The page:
Although DNA runs the show in every cell, itâ€™s usually well-hidden inside the nucleus or the mitochondria. Extracellular DNAâ€™s presence is a signal that injury is happening and cells are dying.
Biomedical engineer Mike Davis and collaborator Niren Murthy have been exploiting the properties of a DNA-binding dye called Hoechst 33342, often used to stain DNA in cells before microscopy. The dye can only bind DNA if it can get to the DNA â€“ that is, if membranes are broken. This property makes the dye a good way to target injured tissue, either as an imaging agent or for therapy.
At the recent Pediatric Healthcare Innovation retreat, Davis discussed the potential use of such Hoechst derivatives to diagnose myocarditis (inflammation of the heart muscle) in children.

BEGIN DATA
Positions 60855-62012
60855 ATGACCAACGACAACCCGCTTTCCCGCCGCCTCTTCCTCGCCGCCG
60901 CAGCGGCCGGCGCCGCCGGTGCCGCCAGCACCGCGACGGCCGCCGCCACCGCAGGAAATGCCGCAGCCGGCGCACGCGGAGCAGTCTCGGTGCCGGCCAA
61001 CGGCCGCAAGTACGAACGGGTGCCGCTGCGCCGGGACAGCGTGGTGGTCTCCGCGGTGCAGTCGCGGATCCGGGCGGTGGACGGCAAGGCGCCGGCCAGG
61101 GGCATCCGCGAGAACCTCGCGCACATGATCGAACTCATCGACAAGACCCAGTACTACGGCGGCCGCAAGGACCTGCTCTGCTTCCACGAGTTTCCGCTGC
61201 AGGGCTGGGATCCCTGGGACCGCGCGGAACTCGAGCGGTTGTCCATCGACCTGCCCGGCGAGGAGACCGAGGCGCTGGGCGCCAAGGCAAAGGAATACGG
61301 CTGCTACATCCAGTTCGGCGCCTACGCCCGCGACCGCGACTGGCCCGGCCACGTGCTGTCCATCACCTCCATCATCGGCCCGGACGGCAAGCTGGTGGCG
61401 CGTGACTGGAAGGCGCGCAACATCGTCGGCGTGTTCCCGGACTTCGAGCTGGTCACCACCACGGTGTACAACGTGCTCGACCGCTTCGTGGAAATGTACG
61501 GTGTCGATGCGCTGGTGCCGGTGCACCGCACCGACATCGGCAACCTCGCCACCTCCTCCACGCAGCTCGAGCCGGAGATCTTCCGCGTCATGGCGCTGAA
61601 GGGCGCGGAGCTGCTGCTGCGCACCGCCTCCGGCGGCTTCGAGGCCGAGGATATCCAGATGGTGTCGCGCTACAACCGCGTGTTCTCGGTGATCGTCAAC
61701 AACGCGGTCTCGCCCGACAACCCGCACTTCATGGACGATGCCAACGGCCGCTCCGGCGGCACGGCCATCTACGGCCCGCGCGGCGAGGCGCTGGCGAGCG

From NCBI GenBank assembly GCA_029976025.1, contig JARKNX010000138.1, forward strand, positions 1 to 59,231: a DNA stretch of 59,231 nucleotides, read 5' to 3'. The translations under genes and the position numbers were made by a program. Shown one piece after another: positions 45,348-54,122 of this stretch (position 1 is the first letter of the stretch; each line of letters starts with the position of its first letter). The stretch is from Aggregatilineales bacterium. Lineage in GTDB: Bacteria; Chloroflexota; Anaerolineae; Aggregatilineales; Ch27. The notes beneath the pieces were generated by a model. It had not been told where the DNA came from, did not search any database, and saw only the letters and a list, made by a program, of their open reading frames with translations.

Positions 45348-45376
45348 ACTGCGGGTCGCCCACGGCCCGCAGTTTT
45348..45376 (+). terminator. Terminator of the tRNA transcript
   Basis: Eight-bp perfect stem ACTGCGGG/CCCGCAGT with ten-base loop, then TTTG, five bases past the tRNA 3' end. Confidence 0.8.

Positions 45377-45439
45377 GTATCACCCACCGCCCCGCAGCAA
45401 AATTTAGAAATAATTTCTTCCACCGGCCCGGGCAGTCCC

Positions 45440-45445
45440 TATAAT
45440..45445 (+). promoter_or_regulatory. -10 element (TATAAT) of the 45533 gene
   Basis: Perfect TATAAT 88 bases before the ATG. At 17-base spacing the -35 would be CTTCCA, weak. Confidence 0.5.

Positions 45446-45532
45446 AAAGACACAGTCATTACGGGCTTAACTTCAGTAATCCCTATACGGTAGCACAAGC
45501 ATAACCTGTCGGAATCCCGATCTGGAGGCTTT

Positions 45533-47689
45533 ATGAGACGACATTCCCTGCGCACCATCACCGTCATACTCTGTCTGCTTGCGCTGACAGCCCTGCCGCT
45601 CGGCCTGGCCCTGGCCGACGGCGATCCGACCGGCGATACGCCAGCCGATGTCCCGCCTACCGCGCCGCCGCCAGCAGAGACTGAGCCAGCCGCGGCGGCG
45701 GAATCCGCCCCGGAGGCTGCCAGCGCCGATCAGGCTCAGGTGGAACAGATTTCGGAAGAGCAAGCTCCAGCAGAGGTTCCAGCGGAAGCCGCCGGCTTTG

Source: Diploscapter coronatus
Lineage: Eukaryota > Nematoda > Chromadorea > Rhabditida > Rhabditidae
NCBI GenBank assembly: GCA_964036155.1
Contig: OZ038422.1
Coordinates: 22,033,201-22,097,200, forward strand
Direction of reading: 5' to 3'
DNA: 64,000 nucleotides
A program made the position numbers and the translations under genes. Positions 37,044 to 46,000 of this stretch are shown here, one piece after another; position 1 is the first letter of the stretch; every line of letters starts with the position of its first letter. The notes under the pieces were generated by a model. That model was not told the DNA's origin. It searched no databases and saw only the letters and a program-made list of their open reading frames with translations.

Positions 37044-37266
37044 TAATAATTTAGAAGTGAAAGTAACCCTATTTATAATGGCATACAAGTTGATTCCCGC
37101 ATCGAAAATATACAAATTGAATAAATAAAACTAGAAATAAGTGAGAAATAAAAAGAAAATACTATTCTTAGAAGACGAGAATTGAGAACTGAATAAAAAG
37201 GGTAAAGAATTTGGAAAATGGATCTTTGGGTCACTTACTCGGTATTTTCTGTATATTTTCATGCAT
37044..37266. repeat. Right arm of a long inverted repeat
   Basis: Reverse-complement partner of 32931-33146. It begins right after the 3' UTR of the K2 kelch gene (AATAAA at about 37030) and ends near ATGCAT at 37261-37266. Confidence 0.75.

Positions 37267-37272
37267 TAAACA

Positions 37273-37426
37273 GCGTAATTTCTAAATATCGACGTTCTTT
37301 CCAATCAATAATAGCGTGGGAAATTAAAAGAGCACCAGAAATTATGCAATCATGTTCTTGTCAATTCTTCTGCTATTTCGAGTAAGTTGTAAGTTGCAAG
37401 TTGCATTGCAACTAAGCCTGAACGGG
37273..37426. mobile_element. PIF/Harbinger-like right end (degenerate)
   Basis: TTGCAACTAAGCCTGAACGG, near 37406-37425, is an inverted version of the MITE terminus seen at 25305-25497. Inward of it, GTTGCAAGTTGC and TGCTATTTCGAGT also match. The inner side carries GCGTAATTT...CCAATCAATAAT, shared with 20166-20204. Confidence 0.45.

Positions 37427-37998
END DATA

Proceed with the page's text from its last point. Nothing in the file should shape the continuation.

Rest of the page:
In addition, in a recent paper published in Scientific Reports, Davis and his colleagues attach the Hoechst dye to the cardioprotective growth factor IGF-1, creating a version of IGF-1 that is targeted to injured heart muscle. The first author of the paper is cardiology fellow Raffay Khan, MD.
IGF-1 has shown a lot of potential for treating heart disease, but itâ€™s not the most cooperative as a drug, because it doesnâ€™t last long in the body and doesnâ€™t stick around in the heart. Linked up to the dye, IGF-1 behaves better. When used to treat mouse hearts after a heart attack, the Hoechst-IGF-1 treated-hearts have better function and less scar tissue (seen here as red).
The authors conclude:
With the broad chemistry surrounding functionalized PEG used to create Hoechst derivatives, it may be possible to target other therapies such as cells, small molecules, and even nanoparticles. We believe that the use of DNA binding agents such as Hoechst can be used to target exposed DNA in other diseases where necrotic cell death plays a critical role and could be used as a platform therapy.